The Western Cape High Court recently highlighted the importance of taxpayers seeking tax advice. In the case between Kangra Group (Pty) Ltd v CSARS, the court was required to decide whether a payment of R90 million (which was made in 2007) was deductible in the 2007 year of assessment in terms of the general deduction formula. In addition to the disallowance of the income tax deduction, SARS also imposed interest in terms of the provisions of the Income Tax Act that applied at the time. It is this latter issue that this article will be addressing.
Although Kangra had claimed the R90 million expenditure as a deduction in the 2007 year of assessment, after having obtained legal advice on the deductibility of the expenditure in question, SARS raised an assessment in 2012 on the basis that the R90 million expenditure was not deductible. Due to the considerable passing of time, an interest charge of considerable magnitude arose. The Court did not quantify the amount, but noted that it was not an insignificant figure.
The Income Tax Act, at the time, provided that SARS must remit the interest if SARS is satisfied that the taxpayer acted on reasonable grounds. On this point, the Court, after considering two previous judgments, held that “reliance on incorrect professional advice is not a bar to claiming a remittance of interest. What matters only is whether such advice was sought by the taxpayer.” Hence, what is important is the fact that the taxpayer took such professional advice and was therefore found to have behaved reasonably in the circumstances.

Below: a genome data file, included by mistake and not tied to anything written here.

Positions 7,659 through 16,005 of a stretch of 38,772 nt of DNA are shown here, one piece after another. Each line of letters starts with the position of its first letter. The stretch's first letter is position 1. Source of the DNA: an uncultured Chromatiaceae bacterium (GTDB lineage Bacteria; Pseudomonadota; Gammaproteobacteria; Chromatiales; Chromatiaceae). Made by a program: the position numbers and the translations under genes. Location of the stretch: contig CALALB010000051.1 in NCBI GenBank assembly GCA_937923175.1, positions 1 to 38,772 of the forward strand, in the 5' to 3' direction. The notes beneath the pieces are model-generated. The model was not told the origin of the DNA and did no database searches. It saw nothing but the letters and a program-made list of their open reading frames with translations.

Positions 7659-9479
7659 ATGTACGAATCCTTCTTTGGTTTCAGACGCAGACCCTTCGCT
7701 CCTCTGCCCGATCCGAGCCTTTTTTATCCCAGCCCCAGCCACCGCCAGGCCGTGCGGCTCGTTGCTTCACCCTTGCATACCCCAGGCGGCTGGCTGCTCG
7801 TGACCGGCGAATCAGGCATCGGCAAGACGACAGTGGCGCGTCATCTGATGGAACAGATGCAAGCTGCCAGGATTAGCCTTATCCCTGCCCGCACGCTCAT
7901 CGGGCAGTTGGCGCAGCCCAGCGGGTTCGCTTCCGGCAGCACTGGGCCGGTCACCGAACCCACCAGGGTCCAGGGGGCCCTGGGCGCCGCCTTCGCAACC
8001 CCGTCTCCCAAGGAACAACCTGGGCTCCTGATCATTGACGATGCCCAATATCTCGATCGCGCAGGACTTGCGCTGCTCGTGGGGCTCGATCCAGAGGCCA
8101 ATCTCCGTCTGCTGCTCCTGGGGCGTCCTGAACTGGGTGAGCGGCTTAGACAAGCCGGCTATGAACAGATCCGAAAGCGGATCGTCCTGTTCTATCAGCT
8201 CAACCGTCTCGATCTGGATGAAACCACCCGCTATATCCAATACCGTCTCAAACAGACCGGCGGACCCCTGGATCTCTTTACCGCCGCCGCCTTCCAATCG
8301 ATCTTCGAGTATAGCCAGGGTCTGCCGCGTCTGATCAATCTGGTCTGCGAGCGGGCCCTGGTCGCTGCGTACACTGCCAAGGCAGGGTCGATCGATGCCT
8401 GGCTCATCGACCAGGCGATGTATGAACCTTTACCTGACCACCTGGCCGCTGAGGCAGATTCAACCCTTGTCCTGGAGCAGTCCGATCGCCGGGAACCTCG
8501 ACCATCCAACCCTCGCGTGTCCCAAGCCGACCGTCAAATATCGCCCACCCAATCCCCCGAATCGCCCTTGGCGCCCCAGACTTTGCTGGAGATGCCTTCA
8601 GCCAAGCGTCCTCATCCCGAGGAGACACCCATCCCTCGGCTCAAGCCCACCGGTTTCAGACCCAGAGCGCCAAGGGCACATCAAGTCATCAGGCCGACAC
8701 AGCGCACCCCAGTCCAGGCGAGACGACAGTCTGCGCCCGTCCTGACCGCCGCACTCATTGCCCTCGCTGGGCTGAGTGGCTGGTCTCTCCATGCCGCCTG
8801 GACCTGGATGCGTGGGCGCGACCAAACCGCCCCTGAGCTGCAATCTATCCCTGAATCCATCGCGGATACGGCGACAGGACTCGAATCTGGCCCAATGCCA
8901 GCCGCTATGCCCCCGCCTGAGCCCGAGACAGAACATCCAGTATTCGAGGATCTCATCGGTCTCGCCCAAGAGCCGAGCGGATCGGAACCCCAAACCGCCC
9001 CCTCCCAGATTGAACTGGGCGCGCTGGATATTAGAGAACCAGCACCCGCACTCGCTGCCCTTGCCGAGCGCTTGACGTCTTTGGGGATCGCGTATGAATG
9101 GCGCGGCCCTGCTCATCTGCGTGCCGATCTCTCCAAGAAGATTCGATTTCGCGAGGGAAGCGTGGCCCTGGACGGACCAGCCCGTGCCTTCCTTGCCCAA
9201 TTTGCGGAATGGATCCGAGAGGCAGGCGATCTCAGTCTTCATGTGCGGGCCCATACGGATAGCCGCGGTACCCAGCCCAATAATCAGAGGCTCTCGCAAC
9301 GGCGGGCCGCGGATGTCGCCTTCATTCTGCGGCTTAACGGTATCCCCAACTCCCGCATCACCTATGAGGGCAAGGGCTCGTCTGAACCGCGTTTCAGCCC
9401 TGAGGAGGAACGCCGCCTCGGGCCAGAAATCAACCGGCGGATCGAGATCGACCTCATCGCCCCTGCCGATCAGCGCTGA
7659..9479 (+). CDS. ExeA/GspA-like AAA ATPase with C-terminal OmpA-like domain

Although the provisions that provided for the remission of interest in this case have since been repealed and replaced, the Tax Administration Act (the “Act”) still provides relief today to taxpayers who obtain professional tax advice. This is due to the penalty provisions being structured in such way that excludes the imposition of a penalty where a taxpayer acts reasonably. The Act further provides that SARS is obliged to remit an understatement penalty in its entirety where a taxpayer can inter alia objectively show that it had obtained an opinion from a tax practitioner that, on the full disclosure of the facts, its tax position was justified. This relief from understatement penalties is substantial, particularly when one considers the fact that such penalties can be levied at up to 150%.
In conclusion, despite the changes in the provisions of the Income Tax Act, this case is a reminder of the importance in obtaining professional tax advice. Since the Courts have held that obtaining professional tax advice, and acting in accordance therewith, constitutes reasonable behaviour, obtaining tax advice provides taxpayers with protection from the imposition of certain penalties should a dispute arise in future.